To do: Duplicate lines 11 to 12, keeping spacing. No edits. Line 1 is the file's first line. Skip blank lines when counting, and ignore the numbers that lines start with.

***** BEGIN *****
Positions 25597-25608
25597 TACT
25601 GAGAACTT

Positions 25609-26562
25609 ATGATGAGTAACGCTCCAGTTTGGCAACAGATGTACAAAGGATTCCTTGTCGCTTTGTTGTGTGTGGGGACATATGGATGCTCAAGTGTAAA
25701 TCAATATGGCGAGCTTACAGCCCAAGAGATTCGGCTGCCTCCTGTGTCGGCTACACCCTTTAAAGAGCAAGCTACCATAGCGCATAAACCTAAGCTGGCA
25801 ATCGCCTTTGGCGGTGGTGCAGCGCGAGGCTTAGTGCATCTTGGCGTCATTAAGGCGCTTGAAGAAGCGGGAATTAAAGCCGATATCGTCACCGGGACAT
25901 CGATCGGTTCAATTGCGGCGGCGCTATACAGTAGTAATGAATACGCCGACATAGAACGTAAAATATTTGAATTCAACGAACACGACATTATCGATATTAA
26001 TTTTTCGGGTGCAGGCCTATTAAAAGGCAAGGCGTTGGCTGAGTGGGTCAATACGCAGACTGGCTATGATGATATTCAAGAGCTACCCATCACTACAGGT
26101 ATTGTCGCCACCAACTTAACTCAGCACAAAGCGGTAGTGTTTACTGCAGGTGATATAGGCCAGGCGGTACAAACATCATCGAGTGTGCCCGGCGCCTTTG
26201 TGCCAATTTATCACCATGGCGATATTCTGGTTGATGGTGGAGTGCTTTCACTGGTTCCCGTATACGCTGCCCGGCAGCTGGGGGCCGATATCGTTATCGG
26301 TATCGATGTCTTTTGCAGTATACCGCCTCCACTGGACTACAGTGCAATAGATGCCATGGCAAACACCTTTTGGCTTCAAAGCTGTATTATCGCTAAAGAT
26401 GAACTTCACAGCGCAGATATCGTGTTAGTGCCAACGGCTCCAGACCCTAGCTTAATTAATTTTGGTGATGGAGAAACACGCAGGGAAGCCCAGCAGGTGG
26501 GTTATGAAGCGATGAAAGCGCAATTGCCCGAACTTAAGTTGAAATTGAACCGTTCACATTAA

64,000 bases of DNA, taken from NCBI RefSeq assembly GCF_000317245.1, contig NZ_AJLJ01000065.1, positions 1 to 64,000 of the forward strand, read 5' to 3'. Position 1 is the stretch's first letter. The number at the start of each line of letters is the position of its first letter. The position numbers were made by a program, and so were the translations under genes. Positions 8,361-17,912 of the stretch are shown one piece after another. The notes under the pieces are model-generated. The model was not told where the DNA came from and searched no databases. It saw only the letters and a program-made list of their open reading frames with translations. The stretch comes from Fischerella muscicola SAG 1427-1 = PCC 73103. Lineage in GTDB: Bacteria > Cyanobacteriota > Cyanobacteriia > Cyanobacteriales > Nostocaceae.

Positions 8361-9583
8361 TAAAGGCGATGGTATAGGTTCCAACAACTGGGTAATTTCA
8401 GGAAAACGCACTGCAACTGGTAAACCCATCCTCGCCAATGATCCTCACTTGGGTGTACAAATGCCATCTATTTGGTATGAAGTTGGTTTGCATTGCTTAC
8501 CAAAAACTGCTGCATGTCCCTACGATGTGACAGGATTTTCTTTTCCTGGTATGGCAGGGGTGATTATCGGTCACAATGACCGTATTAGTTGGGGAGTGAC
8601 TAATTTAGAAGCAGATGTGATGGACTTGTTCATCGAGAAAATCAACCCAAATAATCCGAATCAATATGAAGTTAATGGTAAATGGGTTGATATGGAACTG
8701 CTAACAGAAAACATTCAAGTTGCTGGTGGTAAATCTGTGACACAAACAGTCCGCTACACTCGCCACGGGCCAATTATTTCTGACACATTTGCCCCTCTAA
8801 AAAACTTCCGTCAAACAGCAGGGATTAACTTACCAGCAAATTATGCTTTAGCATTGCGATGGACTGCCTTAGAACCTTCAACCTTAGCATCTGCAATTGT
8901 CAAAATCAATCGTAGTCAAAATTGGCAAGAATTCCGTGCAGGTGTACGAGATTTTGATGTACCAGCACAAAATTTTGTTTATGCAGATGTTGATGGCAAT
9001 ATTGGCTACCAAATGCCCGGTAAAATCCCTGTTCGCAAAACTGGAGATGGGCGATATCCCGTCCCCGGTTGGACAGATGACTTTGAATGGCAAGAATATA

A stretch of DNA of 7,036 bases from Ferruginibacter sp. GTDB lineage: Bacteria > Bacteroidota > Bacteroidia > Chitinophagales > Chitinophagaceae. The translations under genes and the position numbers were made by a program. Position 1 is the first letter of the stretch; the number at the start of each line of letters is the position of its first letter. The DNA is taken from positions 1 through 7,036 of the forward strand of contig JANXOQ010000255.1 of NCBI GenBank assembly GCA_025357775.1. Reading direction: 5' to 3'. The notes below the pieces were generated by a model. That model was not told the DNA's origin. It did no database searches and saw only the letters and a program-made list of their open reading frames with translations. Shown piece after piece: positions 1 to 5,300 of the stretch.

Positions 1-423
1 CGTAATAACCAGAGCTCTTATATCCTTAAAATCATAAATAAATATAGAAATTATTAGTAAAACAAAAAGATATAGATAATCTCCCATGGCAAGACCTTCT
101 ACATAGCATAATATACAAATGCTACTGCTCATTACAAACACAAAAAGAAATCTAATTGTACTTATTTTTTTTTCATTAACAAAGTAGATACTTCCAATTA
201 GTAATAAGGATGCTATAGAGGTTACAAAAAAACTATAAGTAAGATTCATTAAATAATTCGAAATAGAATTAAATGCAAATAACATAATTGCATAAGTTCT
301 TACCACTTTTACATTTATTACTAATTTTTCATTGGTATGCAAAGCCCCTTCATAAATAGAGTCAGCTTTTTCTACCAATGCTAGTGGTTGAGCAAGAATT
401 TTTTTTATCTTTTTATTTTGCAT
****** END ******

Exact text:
26201 TGCCAATTTATCACCATGGCGATATTCTGGTTGATGGTGGAGTGCTTTCACTGGTTCCCGTATACGCTGCCCGGCAGCTGGGGGCCGATATCGTTATCGG
26301 TATCGATGTCTTTTGCAGTATACCGCCTCCACTGGACTACAGTGCAATAGATGCCATGGCAAACACCTTTTGGCTTCAAAGCTGTATTATCGCTAAAGAT